Civics

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In the United States, teaching civics is the explicit and foundational purpose of public education. It was promoted by Thomas Jefferson as essential to the maintenance of any democracy - this argument was accepted for over a century, and remains popular with many educators and political movements. Ralph Nader among them, who advocates deliberative democracy, and the Green Party of the United States, which advocates participatory democracy in various forms. These require high degrees of civic participation and engagement.

Lack of knowlege of theories of civics and the practical workings of electoral process and campaigning, renders voters and other citizens and residents more susceptible to propaganda and to promoters of a simple ideology. Along with media literacy, however, it is one of the most commonly "cut" aspects of secondary education in the USA.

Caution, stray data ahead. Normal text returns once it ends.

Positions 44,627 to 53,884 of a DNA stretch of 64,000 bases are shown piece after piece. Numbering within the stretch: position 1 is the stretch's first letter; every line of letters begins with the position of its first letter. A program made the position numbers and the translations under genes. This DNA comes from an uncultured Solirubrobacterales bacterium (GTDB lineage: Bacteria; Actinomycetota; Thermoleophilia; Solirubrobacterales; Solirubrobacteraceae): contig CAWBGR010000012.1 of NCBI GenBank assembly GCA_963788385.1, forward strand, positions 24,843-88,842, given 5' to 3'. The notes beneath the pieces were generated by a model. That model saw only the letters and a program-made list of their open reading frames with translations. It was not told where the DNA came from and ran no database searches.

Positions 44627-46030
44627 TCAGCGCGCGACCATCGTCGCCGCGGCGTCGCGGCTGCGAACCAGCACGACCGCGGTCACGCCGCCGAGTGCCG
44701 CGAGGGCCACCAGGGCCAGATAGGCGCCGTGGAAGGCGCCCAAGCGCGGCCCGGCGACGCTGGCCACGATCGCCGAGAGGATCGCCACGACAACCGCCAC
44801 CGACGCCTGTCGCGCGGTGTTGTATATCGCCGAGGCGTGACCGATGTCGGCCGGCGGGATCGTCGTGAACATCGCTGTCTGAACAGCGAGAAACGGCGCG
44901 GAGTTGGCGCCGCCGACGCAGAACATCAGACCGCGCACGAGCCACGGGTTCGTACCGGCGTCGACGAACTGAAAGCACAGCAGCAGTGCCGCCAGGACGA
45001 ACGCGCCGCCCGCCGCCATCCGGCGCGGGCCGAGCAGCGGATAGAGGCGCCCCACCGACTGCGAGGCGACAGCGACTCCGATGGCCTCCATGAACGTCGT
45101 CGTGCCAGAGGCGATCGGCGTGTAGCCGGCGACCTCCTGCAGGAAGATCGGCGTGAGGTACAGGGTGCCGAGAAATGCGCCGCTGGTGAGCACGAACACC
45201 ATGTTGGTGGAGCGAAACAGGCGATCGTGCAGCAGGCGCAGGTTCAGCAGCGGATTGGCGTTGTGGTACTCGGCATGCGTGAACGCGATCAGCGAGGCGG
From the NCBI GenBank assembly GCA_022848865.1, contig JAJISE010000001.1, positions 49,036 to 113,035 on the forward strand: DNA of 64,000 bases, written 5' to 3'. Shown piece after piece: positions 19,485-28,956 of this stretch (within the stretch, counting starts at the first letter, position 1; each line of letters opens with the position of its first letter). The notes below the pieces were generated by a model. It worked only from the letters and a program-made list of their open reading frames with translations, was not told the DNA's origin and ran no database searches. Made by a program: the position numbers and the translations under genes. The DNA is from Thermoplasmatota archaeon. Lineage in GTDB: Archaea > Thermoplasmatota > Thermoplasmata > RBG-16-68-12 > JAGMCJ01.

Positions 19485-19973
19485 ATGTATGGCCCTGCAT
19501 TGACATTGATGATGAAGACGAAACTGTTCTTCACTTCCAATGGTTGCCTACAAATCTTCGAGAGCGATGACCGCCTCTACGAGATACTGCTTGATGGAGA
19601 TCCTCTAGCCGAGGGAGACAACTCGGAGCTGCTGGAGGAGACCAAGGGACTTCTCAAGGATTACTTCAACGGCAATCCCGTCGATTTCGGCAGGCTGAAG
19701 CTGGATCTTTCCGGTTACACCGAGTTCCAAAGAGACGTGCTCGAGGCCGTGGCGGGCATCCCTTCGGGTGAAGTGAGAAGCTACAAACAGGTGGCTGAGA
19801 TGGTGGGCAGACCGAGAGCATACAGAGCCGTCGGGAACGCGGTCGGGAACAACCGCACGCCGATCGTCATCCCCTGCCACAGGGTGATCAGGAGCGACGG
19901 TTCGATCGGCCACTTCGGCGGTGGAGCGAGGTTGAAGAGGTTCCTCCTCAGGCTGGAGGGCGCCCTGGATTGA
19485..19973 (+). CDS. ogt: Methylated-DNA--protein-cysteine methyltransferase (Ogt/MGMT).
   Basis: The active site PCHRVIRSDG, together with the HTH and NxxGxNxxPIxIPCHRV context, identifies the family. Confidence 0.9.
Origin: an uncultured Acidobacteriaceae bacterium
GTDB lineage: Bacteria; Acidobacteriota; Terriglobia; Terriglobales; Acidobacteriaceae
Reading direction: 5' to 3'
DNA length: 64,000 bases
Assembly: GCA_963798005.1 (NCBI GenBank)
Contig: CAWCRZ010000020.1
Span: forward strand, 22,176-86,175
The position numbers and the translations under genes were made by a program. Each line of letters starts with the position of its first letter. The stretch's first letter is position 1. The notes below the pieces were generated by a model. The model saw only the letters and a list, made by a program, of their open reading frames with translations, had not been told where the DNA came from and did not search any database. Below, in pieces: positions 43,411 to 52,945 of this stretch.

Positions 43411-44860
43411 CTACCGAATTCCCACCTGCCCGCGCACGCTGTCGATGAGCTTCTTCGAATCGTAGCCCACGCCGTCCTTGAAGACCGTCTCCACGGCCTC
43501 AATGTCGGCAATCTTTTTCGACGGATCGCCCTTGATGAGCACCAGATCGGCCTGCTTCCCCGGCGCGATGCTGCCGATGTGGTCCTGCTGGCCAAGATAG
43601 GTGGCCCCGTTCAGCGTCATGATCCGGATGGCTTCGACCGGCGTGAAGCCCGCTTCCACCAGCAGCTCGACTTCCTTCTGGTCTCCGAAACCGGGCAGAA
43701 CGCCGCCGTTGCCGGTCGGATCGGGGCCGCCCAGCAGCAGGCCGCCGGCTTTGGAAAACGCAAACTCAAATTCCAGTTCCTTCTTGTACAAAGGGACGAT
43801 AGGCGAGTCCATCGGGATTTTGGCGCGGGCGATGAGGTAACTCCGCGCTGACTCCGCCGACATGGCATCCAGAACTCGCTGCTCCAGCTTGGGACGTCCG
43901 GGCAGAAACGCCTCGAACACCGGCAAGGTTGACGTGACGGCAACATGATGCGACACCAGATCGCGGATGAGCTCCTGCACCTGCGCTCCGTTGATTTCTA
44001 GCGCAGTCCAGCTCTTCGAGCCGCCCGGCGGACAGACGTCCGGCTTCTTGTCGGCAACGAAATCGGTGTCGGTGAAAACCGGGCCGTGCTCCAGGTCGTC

This is an old process, probably beginning in the Cold War when the overt national mission of the United States changed from being an example of "liberty and democracy and Christianity" to opposing the spread of dictatorship, then Communism, and then, losing the Christianized elements, through the 1980s, eventually mindlessly supporting capitalism. The differences in civic life between a theocracy, a democracy, an aristocracy or plutocracy, and the present form of kleptocracy, were obscured.

As a direct result, most students do not recognize the word at all, let alone how civics relates to ethics, politics, policing, or the definition of crime, e.g. street crime, software piracy. It becomes easy to manipulate their perception of events to suit those in power, and to maintain the power required to enforce definitions that are of utility to those in power.

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